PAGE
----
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Based on getting Query Execution Statistics using this extremely useful piece of SQL obtained from this post Most Executed Stored Procedure - Stack Overflow:

SELECT TOP 100
   qt.TEXT AS 'SP Name',
   SUBSTRING(qt.text, qs.statement_start_offset/2, CASE WHEN (qs.statement_end_offset = -1) THEN LEN(qt.text) ELSE (qs.statement_end_offset - qs.statement_start_offset)/2 END) AS actual_query,
   qs.execution_count AS 'Execution Count',
   qs.total_worker_time/qs.execution_count AS 'AvgWorkerTime',
   qs.total_worker_time AS 'TotalWorkerTime',
   qs.total_physical_reads AS 'PhysicalReads',
   qs.creation_time 'CreationTime',
   qs.execution_count/DATEDIFF(Second, qs.creation_time, GETDATE()) AS 'Calls/Second'
FROM sys.dm_exec_query_stats AS qs
CROSS APPLY sys.dm_exec_sql_text(qs.sql_handle) AS qt
WHERE qt.dbid = (SELECT dbid
                FROM sys.sysdatabases
               WHERE name = 'BSP')
ORDER BY qs.total_worker_time/qs.execution_count DESC

How would I completely clear out these execution statistics and start from scratch?

This would be particularly useful as development bugs and testing have caused routines to be called an usually large number of times thus invaliding the true usage levels.

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2 Answers 2

up vote 24 down vote accepted
DBCC FREEPROCCACHE
DBCC DROPCLEANBUFFERS
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1  
But careful on production.... –  Mitch Wheat Feb 11 '10 at 10:02
    
That worked in the test environment - are there any risks to doing this in Production? –  Simon Mark Smith Feb 11 '10 at 10:04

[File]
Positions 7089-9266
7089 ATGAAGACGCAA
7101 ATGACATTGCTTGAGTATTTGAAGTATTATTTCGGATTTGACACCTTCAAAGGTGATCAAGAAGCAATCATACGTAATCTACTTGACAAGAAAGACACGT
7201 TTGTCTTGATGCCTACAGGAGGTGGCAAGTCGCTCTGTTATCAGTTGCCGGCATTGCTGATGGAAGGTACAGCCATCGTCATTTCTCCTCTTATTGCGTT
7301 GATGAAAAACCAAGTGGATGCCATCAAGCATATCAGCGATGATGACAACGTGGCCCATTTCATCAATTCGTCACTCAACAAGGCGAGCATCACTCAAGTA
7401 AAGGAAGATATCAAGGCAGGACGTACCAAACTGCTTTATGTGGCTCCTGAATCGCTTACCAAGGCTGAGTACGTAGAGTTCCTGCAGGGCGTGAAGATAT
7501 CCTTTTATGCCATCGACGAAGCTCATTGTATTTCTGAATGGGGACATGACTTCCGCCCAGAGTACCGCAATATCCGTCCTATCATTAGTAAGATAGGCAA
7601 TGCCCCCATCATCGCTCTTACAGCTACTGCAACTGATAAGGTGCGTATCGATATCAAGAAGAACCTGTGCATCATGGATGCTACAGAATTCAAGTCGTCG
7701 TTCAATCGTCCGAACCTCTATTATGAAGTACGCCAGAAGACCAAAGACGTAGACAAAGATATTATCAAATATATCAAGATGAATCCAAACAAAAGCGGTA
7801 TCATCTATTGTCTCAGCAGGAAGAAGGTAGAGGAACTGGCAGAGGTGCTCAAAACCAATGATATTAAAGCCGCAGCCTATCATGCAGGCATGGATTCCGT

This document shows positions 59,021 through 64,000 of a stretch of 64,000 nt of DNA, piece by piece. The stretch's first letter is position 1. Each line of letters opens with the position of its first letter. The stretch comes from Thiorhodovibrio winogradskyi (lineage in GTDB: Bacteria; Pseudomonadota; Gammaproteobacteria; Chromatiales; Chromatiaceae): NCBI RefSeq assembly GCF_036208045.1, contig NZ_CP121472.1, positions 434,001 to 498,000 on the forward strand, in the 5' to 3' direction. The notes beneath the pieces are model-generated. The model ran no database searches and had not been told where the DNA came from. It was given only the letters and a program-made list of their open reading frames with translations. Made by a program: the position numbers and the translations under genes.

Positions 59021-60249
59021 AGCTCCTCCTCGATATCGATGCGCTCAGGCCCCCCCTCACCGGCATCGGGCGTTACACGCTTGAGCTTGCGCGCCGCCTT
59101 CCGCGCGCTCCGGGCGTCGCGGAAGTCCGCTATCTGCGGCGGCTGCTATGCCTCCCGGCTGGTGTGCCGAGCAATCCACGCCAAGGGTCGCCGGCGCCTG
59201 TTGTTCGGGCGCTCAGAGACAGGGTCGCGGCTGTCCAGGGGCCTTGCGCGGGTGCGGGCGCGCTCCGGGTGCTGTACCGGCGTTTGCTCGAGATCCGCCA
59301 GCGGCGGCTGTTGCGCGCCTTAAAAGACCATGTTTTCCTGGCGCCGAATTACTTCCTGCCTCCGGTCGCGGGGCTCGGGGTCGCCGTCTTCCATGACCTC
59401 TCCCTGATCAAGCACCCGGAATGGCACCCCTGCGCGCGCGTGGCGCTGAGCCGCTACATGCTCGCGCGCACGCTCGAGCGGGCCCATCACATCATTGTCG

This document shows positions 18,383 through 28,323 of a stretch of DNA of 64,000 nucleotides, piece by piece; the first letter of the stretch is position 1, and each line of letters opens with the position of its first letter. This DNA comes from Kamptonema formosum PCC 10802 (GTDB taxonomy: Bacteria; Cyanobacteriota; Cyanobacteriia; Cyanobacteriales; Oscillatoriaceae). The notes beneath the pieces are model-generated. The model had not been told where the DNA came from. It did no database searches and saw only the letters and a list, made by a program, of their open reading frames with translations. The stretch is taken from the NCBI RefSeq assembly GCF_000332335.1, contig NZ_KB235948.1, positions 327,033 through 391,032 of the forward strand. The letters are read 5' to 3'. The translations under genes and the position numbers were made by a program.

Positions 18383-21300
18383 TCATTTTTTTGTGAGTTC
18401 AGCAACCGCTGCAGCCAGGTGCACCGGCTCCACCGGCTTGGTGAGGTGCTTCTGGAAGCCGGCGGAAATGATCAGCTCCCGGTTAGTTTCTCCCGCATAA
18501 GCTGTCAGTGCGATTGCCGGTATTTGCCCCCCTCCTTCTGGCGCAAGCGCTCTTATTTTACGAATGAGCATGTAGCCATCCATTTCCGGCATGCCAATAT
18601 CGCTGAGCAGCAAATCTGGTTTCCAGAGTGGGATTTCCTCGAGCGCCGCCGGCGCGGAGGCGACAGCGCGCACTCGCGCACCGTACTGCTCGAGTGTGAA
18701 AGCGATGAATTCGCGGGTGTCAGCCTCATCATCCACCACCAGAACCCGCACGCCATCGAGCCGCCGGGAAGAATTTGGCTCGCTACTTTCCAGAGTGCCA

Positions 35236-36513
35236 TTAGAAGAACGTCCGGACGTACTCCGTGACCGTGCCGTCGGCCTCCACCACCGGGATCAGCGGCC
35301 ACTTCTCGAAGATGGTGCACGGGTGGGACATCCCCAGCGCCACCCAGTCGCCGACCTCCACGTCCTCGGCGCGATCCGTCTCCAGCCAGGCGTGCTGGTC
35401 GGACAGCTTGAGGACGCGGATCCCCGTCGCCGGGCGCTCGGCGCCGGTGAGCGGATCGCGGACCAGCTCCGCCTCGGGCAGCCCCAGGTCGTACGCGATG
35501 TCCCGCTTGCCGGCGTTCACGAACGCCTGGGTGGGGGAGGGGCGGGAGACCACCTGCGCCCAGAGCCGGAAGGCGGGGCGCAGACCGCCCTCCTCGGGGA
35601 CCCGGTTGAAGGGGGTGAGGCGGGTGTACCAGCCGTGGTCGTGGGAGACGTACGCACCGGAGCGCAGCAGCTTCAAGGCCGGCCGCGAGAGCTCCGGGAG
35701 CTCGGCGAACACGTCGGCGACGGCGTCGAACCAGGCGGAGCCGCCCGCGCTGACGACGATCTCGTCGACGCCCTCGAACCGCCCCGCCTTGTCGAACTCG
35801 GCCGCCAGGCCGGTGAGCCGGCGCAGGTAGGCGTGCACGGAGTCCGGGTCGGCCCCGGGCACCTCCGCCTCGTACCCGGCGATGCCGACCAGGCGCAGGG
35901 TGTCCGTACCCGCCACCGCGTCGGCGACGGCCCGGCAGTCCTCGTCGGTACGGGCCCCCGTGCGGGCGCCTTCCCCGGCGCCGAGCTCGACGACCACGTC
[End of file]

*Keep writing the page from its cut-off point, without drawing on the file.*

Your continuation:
Yes, although it's listed as development bugs and testing, so unless they were testing / dev against prod it should be fine. On production it would spike the CPU badly but recover. –  Andrew Feb 11 '10 at 10:04
    
Answer awarded - thank you –  Simon Mark Smith Feb 11 '10 at 10:09
    
On SQL Server 2012 I have just used DBCC FREEPROCCACHE. Why we should clear the buffer also? –  gotqn Nov 19 '14 at 6:48

The only way to clear the statistics from sys.dm_exec_query_stats is to restart the server. If you executed:

DBCC FREEPROCCACHE

The entries from the sys.dm_exec_query_stats are indeed deleted, but as soon as a new plan is built the statistics remains the same.

It is easy to test - pay attention to the exectuion_count column.

More information can be found here:


To get clear points about DMV reset cases , it might happen within any one of the below cases

  1. Reset the SQL Service
  2. Detatch the database
  3. Close the database

But so far as I know some DMVs could be reset out of these cases :

  • sys.dm_os_latch_stats
  • sys.dm_os_wait_stats
  • sys.dm_exec_query_stats
  • sys.dm_exec_procedure_stats
  • sys.dm_exec_trigger_stats
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